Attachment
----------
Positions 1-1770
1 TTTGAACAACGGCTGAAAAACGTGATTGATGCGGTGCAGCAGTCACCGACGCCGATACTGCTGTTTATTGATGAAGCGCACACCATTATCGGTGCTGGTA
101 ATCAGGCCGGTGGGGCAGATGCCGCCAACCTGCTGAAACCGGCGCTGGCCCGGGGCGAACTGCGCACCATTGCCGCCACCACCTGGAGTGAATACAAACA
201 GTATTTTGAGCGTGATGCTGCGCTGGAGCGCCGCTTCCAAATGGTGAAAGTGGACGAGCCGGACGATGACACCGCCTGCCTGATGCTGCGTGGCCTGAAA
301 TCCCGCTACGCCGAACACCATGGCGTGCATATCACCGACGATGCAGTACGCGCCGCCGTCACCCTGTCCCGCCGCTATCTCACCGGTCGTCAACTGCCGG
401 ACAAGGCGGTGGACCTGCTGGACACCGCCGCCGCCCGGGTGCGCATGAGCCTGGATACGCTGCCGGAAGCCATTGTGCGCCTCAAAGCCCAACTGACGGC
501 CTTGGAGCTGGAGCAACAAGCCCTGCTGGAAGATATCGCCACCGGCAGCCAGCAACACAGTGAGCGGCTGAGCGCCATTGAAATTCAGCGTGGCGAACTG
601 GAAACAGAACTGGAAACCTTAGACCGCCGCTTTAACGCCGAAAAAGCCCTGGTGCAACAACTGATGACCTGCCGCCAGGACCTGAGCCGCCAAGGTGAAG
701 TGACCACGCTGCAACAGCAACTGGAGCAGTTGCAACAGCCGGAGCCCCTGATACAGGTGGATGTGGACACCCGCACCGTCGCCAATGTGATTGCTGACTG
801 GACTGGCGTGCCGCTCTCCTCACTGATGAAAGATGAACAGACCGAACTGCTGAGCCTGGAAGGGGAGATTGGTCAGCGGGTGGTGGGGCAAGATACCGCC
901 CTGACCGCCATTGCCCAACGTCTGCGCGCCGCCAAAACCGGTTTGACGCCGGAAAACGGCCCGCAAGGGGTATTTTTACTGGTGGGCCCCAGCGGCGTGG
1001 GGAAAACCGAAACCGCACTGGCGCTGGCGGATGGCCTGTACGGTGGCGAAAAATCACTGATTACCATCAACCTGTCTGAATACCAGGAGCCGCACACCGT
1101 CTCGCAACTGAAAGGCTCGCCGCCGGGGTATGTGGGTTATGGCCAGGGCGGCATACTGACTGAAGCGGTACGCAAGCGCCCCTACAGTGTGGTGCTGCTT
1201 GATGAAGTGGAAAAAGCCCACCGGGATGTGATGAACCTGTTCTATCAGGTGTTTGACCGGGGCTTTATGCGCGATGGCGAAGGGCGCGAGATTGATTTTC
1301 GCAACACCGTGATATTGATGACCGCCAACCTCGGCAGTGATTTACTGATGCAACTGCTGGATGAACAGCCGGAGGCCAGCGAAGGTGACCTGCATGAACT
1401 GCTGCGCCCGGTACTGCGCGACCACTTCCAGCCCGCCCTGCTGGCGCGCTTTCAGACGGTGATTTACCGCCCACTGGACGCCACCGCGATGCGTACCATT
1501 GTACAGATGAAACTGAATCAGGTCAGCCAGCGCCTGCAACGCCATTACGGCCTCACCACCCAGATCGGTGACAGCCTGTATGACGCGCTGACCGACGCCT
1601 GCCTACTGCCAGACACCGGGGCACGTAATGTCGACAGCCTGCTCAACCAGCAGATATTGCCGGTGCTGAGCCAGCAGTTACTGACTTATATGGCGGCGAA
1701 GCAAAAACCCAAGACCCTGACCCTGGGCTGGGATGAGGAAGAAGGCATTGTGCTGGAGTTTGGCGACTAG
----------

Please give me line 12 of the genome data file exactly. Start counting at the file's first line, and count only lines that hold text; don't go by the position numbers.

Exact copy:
1001 GGAAAACCGAAACCGCACTGGCGCTGGCGGATGGCCTGTACGGTGGCGAAAAATCACTGATTACCATCAACCTGTCTGAATACCAGGAGCCGCACACCGT